How stablecoins help protect savings

Economies around the world are facing a number of challenges caused by rising inflation. High inflation devalues ​​national currencies, which, in turn, increases the cost of living, especially in scenarios where earnings remain unchanged.

In the United States, the government has responded aggressively to inflation. The nation posted inflation of 9.1 percent in June, prompting the Federal Reserve to implement a series of fiscal countermeasures designed to prevent the economy from overheating. Rising interest rates was one of them.

The Fed’s soaring interest rates have consequently slowed consumer spending and business growth in the country.

The deflationary approach also strengthened the value of the US dollar against other currencies due to tight dollar liquidity controls. As 79.5% of all international trade takes place using the dollar, many countries now pay a premium on imports to offset the rising value of the dollar, exacerbating inflation in those importing countries.

Subsequently, citizens in some weakening economies began to convert their money into more stable foreign currencies to protect their money from devaluation, and many of them are turning to stablecoins to achieve this.

Whitney Setiawan, a researcher at crypto exchange Bitrue, told Cointelegraph, “With the US dollar experiencing a sharp appreciation against other fiat currencies, most crypto-savvy users are particularly interested in holding stablecoins.”

Setiawan also predicted that the stablecoin sector was likely to disrupt the remittance industry in the near future due to the combination of advantages that stablecoins offer.

“With interest in stablecoins fueled by a number of factors, I can predict that it will only be a matter of time before this asset class disrupts the remittance industry by a significant margin,” he said.

On this last point, remittance companies have indeed taken notice and in recent months have made moves to claim stablecoin market share. MoneyGram, for example, recently partnered with Stellar to offer stablecoin remittance services on its network.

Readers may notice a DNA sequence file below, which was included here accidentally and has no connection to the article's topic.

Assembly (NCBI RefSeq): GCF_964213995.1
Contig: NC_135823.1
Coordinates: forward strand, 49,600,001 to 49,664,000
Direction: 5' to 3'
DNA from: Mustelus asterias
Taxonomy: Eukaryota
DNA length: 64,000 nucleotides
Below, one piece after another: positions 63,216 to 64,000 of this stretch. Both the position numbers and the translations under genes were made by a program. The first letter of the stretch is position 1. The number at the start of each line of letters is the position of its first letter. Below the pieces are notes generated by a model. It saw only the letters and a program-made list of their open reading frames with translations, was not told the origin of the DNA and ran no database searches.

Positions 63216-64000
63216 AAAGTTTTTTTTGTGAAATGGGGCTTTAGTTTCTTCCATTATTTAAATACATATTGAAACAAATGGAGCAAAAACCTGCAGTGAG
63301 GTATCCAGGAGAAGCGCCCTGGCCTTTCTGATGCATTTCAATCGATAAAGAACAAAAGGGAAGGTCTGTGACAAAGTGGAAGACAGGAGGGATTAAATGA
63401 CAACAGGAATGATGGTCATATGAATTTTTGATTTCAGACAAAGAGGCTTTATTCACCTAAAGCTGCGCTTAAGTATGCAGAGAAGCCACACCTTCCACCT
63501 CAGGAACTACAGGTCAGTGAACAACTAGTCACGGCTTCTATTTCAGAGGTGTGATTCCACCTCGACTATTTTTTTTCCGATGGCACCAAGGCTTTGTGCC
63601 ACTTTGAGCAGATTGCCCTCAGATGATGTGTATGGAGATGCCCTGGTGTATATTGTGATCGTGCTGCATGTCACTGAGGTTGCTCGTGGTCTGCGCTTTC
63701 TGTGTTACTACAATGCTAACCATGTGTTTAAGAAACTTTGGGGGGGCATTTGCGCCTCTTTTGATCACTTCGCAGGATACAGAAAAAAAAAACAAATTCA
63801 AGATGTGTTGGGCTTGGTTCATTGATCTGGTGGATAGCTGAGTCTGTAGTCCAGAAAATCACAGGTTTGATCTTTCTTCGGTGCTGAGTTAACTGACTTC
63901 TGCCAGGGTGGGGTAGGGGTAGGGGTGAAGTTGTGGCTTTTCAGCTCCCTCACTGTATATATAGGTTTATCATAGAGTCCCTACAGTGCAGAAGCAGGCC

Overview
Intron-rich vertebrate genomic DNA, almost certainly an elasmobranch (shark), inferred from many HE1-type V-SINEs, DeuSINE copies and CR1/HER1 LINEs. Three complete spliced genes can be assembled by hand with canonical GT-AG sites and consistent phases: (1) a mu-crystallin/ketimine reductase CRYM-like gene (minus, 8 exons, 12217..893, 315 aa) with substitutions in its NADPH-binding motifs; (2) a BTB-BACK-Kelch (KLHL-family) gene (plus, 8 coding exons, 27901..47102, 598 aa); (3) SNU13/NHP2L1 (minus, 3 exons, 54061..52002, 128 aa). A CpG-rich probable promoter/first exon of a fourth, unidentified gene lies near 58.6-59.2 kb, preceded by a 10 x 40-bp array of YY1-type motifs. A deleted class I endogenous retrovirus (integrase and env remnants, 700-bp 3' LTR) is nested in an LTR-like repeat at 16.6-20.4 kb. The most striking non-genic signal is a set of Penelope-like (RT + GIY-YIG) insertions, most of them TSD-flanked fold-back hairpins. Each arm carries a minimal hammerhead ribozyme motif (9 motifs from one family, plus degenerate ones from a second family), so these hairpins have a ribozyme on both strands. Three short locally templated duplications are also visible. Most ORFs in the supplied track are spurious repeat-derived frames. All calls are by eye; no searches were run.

What are stablecoins?

A stablecoin is a digital currency whose value is often tied to an asset or regulated by an algorithm to maintain a stable value.

Collateralized stablecoins are the most popular and are backed by reserves of their underlying assets. In most cases, their value tracks the value of popular national currencies such as the US dollar, the British pound or the euro.

This class of stablecoin is extensively used by cryptocurrency traders who want to avoid the turbulence in the cryptocurrency market and users who want to protect their money from inflation.

Other types of stablecoins include commodity-backed, crypto-backed, and algorithmic stablecoins.

Why stablecoins are ideal as anti-inflation instruments

Stablecoins are ideal as anti-inflation vehicles for many reasons. One of them is their immutable and borderless nature.

The decentralized nature of the blockchain technology on which stablecoins operate allows them to travel across borders that would otherwise be closed to cross-border financial activities.

Stablecoin transactions are also fast and cost-effective compared to fund transfers made through commercial bank networks. This makes them convenient for people who wish to send and receive money and a hedge against inflation.

Another disruptive property that stablecoins possess is their ability to serve the unbanked. About 2 billion people in the world today do not have a bank account. Stablecoins have proven the ability to reach this marginalized demographic, allowing anyone with a device that can host a digital wallet, such as a smartphone or laptop, to use stablecoins.

In some developing countries, many people do not have the necessary documentation to open a bank account, and are thus excluded from their country’s mainstream financial systems. Using stablecoins allows this group of users to send and receive money easily and use their monetary assets to offset inflation when the need arises.

Brian Pasfield, CTO of Fringe Finance – a cryptocurrency lending platform that provides lending opportunities to stablecoin holders – told Cointelegraph:

“Banks have tight monetary policies that generally reduce the supply of the dollar. This trend makes stablecoins an attractive option for those aiming to gain access to USD value, as they are generally accessible with a minimal barrier to entry.”

He also emphasized that governments have the ultimate power when it comes to mainstream stablecoin adoption.

“The potential for these (stable currencies) to become mainstream and therefore disruptive lies in the hands of governments themselves, who may seek to implement their own solutions or censor existing avenues,” he said.

While governments have been slow to adopt official policies regarding stablecoins or may even downgrade private stablecoins with the emergence of central bank digital currencies, there are several countries where citizens have taken matters into their own hands by using stablecoins to protect their savings.